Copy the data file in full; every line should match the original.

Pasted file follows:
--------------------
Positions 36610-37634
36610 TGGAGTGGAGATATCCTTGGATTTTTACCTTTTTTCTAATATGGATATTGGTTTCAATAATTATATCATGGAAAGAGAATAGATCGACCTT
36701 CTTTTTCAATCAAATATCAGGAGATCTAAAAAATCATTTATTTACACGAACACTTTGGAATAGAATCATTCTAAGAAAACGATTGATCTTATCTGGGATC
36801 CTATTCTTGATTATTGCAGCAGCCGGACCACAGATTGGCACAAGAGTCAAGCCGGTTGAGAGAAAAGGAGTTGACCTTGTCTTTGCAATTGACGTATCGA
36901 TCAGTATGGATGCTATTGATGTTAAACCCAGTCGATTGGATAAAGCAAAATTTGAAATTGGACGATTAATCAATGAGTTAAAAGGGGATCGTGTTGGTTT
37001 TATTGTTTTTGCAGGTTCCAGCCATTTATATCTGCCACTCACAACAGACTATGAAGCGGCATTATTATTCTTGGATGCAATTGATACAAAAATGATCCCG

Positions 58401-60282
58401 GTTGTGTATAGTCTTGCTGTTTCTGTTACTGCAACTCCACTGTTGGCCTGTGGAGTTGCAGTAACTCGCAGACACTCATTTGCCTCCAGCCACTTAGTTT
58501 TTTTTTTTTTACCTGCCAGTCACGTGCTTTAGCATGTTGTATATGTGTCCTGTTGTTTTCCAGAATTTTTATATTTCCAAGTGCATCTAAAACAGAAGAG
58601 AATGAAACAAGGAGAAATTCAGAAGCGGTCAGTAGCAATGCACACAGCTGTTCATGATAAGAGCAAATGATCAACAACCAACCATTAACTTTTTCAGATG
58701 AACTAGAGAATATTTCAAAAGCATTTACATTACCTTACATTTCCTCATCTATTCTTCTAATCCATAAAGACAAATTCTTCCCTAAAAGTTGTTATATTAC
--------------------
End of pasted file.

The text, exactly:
Positions 36610-37634
36610 TGGAGTGGAGATATCCTTGGATTTTTACCTTTTTTCTAATATGGATATTGGTTTCAATAATTATATCATGGAAAGAGAATAGATCGACCTT
36701 CTTTTTCAATCAAATATCAGGAGATCTAAAAAATCATTTATTTACACGAACACTTTGGAATAGAATCATTCTAAGAAAACGATTGATCTTATCTGGGATC
36801 CTATTCTTGATTATTGCAGCAGCCGGACCACAGATTGGCACAAGAGTCAAGCCGGTTGAGAGAAAAGGAGTTGACCTTGTCTTTGCAATTGACGTATCGA
36901 TCAGTATGGATGCTATTGATGTTAAACCCAGTCGATTGGATAAAGCAAAATTTGAAATTGGACGATTAATCAATGAGTTAAAAGGGGATCGTGTTGGTTT
37001 TATTGTTTTTGCAGGTTCCAGCCATTTATATCTGCCACTCACAACAGACTATGAAGCGGCATTATTATTCTTGGATGCAATTGATACAAAAATGATCCCG

Positions 58401-60282
58401 GTTGTGTATAGTCTTGCTGTTTCTGTTACTGCAACTCCACTGTTGGCCTGTGGAGTTGCAGTAACTCGCAGACACTCATTTGCCTCCAGCCACTTAGTTT
58501 TTTTTTTTTTACCTGCCAGTCACGTGCTTTAGCATGTTGTATATGTGTCCTGTTGTTTTCCAGAATTTTTATATTTCCAAGTGCATCTAAAACAGAAGAG
58601 AATGAAACAAGGAGAAATTCAGAAGCGGTCAGTAGCAATGCACACAGCTGTTCATGATAAGAGCAAATGATCAACAACCAACCATTAACTTTTTCAGATG
58701 AACTAGAGAATATTTCAAAAGCATTTACATTACCTTACATTTCCTCATCTATTCTTCTAATCCATAAAGACAAATTCTTCCCTAAAAGTTGTTATATTAC